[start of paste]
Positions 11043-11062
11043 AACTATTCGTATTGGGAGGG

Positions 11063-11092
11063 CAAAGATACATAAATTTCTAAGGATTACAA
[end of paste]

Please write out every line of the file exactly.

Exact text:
Positions 11043-11062
11043 AACTATTCGTATTGGGAGGG

Positions 11063-11092
11063 CAAAGATACATAAATTTCTAAGGATTACAA